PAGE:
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I am about to buy a new camera. I stepping up from a Canon 100D. I mainly focusing on portrait, fashion and street photography. 100D done well so far as a hobbyist but I really feel the need to step up from it to be more serious about it and I feel the limitations.

I planned to buy a 80D in July but now that 6D Mark II coming 6D will be $550. So we will have a full frame camera cheaper than cropped 80D.

On the other hand it seems to me 80D is a much better camera. 6D's only advantage is being full frame and its low light capabilities and now the price.

So if 6D will be really $550 is it worth that price? Is there lens worth $500 (the difference between the two Camera) that is very good for portrait and makes 6D worth it instead of 80D?

closed as off-topic by scottbb, Philip Kendall, Caleb, inkista, mattdm Jun 29 '17 at 23:24

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    We can't tell you what to buy. It's your money. The first question you have to ask yourself: what is it about your 100D that is holding you back? – Philip Kendall Jun 29 '17 at 12:41
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    There is no such camera as 6D Mark I. – Michael C Jun 29 '17 at 13:09
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    @MichaelClark There will be. They will sell 6D as such. There was no 5D Mark I when there was only 5D – Ákos Nikházy Jun 29 '17 at 13:14
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    @Aganju Canon never changes a model number when a Mark II model supercedes the original model. Just because the writer of the article is incorrect does not mean that the company that actually produced the camera changes its name! – Michael C Jun 29 '17 at 13:54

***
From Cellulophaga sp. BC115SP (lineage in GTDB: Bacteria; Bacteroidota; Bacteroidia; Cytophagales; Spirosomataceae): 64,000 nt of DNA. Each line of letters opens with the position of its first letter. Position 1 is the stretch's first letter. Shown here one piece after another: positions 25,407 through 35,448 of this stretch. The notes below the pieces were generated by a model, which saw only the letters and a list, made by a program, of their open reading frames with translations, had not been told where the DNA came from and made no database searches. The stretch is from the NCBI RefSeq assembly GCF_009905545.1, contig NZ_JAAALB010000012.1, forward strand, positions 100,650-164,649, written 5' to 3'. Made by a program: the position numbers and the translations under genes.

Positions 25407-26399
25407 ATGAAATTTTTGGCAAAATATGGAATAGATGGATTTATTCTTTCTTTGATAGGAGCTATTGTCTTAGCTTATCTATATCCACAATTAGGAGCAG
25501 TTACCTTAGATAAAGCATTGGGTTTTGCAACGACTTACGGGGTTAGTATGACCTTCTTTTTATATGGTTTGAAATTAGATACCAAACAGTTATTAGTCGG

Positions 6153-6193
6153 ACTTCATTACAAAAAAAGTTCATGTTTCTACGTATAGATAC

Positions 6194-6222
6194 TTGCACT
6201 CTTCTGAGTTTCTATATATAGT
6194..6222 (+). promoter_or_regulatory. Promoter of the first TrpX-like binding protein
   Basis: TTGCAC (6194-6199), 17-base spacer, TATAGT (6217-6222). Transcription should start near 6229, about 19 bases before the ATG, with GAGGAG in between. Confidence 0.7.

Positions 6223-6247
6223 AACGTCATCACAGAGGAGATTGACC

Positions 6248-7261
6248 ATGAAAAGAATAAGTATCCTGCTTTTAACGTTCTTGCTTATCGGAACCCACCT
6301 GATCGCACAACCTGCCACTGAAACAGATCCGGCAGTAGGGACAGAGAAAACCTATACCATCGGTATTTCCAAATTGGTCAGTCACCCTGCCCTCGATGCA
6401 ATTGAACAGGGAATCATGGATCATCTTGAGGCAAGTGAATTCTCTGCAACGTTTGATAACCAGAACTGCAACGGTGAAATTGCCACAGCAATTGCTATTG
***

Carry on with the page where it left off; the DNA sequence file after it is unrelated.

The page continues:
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    The $550 reference in the last paragraph is to the Rebel SL2, which goes on sale at the same time as the new 6D Mark II. The writer needs an editor that can fix such glaring grammatical mistakes. I'd expect remaining new stocks of the 6D to drop to around $1000 (you'll probably see a lot of $999 offers). – Michael C Jun 29 '17 at 13:59
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So first let's get this nonsense about a $550 full frame 6D out of the way.

The article at the end actually says (with the full context required to understand it properly) :

if you love a cheap camera and have no desire to lean into the micro four third ecosystem than something like the new SL2 could be right up your alley. As with the Canon 6D, it goes on sale in late July of this year. Yet the body alone will retail for just $550.

The new SL2 (a 100D mark II) will go on sale at about the same time as the 6D mark II and it is the SL2 that is expected to retail at $550

So no, the 6D is not going on sale at $550.

I am about to buy a new camera.

But you don't say why !

I stepping up from a Canon 100D.

In what way "up" ?

About the only certainty is that you'll be stepping up is size and weight.

But the 100D is a very good DSLR.

I mainly focusing on portrait, fashion and street photography.

Nothing there that needs full frame, or even something other than a 100D.

100D done well so far as a hobbyist but I really feel the need to step up from it to be more serious about it and I feel the limitations.

What limitations ?

This sounds more like the belief that somehow you need a more expensive camera to get better photos. You actually need more skill usually. Lighting and composition first, everything else after.

6D's only advantage is being full frame and its low light capabilities and now the price.

Well not the price (explained above).

You don't appear to need better low light capabilities for your primary interests.

Have you flash experience and lighting experience ? These are the areas to concentrate on for fashion and portrait.

The small size of the 100D makes it a good choice for street work, IMO.

  • Rare cases when my English understanding failed me. I get it. – Ákos Nikházy Jul 3 '17 at 10:37